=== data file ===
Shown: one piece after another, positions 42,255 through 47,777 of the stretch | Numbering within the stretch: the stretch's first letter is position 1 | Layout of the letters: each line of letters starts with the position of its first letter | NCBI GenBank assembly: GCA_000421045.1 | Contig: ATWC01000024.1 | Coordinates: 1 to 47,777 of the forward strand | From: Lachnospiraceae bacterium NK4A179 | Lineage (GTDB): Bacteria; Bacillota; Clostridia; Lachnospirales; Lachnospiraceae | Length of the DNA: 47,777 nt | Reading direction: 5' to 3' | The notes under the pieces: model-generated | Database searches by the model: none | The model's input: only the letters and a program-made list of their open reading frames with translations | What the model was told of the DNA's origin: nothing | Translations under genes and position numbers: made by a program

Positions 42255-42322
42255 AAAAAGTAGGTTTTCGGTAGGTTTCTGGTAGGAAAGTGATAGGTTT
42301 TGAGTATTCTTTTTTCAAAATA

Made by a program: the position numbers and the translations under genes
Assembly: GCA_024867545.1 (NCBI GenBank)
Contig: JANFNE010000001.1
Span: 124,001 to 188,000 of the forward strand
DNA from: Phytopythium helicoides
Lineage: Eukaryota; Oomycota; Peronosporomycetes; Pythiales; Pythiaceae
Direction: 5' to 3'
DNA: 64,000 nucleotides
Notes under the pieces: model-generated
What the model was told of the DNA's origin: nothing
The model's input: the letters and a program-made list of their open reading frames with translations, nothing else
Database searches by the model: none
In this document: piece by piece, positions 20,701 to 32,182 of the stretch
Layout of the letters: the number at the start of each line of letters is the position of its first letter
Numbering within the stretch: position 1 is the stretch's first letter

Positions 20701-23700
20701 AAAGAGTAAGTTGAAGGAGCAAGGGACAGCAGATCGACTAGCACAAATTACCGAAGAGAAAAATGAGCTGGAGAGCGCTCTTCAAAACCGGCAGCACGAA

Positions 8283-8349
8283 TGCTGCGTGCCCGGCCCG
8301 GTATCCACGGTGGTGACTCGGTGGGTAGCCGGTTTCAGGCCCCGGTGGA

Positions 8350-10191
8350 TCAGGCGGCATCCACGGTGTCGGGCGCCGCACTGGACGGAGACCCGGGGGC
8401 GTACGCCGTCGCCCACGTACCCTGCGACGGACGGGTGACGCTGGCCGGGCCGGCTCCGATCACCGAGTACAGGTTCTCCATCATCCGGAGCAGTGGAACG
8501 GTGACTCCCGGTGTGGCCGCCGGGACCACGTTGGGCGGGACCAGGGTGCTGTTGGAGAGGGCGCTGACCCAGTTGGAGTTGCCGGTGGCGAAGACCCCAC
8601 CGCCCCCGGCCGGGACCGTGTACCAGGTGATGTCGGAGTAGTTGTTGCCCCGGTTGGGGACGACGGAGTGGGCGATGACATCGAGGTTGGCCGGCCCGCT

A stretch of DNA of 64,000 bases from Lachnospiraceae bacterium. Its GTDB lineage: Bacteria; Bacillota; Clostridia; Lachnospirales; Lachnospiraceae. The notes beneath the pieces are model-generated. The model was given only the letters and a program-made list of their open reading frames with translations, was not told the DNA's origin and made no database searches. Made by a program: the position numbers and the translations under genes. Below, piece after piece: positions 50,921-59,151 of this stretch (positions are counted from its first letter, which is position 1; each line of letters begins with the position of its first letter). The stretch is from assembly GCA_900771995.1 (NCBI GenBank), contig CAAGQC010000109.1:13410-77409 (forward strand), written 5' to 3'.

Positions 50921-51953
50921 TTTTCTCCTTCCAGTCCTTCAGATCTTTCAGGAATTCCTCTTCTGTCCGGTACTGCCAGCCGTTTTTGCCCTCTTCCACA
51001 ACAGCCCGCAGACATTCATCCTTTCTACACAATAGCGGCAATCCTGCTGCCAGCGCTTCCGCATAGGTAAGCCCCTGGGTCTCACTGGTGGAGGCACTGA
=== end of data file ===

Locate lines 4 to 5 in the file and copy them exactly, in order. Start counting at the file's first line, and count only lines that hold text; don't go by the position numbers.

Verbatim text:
42301 TGAGTATTCTTTTTTCAAAATA

Made by a program: the position numbers and the translations under genes